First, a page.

The margins tax and you

Geoffrey Lawrence

Has the business where you work struggled in the past few years? Have you seen your coworkers laid off? Are you worried that you might be next?

That's a scary possibility. Unfortunately, it's one that could be much more likely for thousands of Nevadans if the state teachers union and AFL-CIO get their way.

Earlier this month, those unions announced an initiative petition to enact a new business margins tax. The margins tax — modeled after a controversial tax instrument in Texas — is a modified version of a gross receipts tax that would be levied against all businesses operating in Nevada.

One troubling aspect is that the unions' proposal would impose hefty new tax liabilities on firms already operating in the red. So if you work for a business that has been struggling, you may find yourself out of a job, since this new tax scheme would hasten the day that your company dismisses workers or declares bankruptcy.

Here's how the tax works: Businesses would be forced to pay 2 percent of their total annual revenues to the state each year. This amount is on top of the sales taxes, hotel taxes, live entertainment taxes and other taxes that your employer may already pay. The critical point, however, is that the tax is assessed against total revenue — not merely profits.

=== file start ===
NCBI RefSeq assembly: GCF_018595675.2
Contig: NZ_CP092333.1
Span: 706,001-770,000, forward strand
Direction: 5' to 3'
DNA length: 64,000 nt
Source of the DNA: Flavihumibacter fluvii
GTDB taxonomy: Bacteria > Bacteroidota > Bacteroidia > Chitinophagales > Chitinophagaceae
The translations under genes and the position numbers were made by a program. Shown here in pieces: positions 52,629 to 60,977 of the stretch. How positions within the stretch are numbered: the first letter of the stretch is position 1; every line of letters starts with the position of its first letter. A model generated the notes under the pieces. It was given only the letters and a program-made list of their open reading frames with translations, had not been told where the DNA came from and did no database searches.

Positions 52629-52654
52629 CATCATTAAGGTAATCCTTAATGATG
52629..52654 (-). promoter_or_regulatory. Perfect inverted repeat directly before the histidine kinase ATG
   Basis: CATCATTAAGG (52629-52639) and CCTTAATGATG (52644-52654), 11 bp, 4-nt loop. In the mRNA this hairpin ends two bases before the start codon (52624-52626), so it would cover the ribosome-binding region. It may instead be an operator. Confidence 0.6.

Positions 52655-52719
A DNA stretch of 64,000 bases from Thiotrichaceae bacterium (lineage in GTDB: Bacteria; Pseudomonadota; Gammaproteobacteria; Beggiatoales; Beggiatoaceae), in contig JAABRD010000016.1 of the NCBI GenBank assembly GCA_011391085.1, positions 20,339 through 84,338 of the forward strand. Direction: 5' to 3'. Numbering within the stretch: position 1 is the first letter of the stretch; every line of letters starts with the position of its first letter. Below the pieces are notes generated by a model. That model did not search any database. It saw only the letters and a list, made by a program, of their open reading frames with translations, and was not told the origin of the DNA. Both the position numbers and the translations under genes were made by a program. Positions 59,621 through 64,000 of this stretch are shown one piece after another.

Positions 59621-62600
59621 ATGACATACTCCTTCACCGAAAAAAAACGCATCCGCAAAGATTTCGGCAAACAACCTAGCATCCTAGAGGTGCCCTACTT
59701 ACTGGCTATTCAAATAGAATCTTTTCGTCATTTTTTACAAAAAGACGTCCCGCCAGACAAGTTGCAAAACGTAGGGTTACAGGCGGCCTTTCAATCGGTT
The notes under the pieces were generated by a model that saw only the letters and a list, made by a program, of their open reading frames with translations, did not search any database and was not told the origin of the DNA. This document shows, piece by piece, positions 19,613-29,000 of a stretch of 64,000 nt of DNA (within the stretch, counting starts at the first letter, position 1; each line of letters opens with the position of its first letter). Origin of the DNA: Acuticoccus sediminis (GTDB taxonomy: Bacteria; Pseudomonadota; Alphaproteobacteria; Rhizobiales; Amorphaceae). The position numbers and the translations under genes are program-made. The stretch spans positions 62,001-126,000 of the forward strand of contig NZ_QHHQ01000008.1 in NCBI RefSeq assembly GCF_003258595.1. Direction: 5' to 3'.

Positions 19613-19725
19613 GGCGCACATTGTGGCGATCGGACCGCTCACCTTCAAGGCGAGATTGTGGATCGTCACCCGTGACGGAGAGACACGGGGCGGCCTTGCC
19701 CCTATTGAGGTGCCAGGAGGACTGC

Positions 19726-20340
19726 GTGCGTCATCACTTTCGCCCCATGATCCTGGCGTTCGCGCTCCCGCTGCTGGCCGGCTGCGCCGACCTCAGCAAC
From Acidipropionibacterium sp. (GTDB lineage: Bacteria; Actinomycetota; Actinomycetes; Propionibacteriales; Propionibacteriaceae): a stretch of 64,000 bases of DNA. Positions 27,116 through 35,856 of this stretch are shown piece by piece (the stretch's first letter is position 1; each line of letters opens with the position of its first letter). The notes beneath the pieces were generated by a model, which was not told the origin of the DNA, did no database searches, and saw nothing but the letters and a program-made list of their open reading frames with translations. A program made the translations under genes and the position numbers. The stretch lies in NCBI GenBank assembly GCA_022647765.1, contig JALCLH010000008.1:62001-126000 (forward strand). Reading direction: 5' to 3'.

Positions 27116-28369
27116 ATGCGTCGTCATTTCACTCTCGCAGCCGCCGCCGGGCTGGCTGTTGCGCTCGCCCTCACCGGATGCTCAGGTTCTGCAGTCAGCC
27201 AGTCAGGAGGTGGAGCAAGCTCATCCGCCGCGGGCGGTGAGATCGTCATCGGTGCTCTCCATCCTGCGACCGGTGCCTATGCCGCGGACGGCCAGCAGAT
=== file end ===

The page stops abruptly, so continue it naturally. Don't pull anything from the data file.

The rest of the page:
Thus, if a restaurant franchise did $1.6 million in sales last year, but faced space-rental, equipment, food, franchising, insurance, labor and other costs totaling $1.8 million — meaning the store lost $200,000 in these hard times — it would now face a new business tax liability that could force it to close.

The margins tax does allow business owners to deduct some expenditures against their total sales — which is what makes it a modified gross receipts tax. Businesses can choose from among three such deductions: (1) 30 percent of total revenue; (2) costs of labor compensation; or (3) cost of goods sold.

Of the three possible exemptions, "cost of goods sold" is the most complex — and highly ambiguous. Although intended to allow firms to deduct for expenditures on capital equipment — like factories or heavy machinery — the term is surrounded by legal uncertainties that have become a huge problem in Texas.

Because of the array of possible deductions and the volumes of financial documentation needed to support the deductions that accompany a margins-tax filing, accounting requirements under the margins tax are quite strenuous — and especially so for small-business owners.

In fact, one of the leading complaints about the margins tax in Texas concerns its unfairness to small businesses, given that they lack the in-house accounting expertise to navigate the tax and so must hire expensive outside specialists.

To administer the tax, Nevada's tax department would expand into a state version of the Internal Revenue Service — hiring an army of auditors to examine these complex tax filings. To pay for all those new auditors, the unions want the state payroll tax on financial institutions increased again.